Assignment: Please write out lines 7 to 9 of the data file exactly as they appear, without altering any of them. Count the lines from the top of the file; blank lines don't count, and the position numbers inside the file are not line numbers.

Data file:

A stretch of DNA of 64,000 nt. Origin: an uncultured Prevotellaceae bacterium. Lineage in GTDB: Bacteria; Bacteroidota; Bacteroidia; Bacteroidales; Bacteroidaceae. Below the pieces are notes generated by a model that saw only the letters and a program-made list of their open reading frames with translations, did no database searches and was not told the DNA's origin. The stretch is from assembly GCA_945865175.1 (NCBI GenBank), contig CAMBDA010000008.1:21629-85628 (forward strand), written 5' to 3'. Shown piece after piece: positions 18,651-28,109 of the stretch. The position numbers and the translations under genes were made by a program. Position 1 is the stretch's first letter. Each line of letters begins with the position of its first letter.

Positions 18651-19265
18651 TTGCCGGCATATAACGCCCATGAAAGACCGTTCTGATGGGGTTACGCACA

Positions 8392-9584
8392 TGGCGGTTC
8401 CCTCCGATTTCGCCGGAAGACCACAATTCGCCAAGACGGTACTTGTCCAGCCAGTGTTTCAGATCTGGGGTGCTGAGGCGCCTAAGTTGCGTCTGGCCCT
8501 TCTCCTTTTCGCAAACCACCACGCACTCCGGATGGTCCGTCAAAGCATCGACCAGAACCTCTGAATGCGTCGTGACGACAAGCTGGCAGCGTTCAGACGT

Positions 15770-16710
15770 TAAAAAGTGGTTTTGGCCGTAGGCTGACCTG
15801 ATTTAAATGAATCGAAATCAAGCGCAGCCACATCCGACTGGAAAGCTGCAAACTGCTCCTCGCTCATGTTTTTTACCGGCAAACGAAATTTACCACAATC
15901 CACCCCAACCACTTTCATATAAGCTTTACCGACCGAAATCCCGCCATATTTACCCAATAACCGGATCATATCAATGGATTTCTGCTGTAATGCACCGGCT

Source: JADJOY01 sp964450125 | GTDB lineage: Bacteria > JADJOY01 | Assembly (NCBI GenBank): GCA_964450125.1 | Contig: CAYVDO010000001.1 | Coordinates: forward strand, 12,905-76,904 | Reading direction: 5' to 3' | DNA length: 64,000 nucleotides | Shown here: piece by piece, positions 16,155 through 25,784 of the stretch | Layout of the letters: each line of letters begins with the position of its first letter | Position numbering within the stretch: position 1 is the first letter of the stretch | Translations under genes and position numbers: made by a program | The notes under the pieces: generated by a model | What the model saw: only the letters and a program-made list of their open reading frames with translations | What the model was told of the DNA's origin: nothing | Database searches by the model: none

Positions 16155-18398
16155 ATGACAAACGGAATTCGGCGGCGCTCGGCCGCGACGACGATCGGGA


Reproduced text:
8501 TCTCCTTTTCGCAAACCACCACGCACTCCGGATGGTCCGTCAAAGCATCGACCAGAACCTCTGAATGCGTCGTGACGACAAGCTGGCAGCGTTCAGACGT

Positions 15770-16710
15770 TAAAAAGTGGTTTTGGCCGTAGGCTGACCTG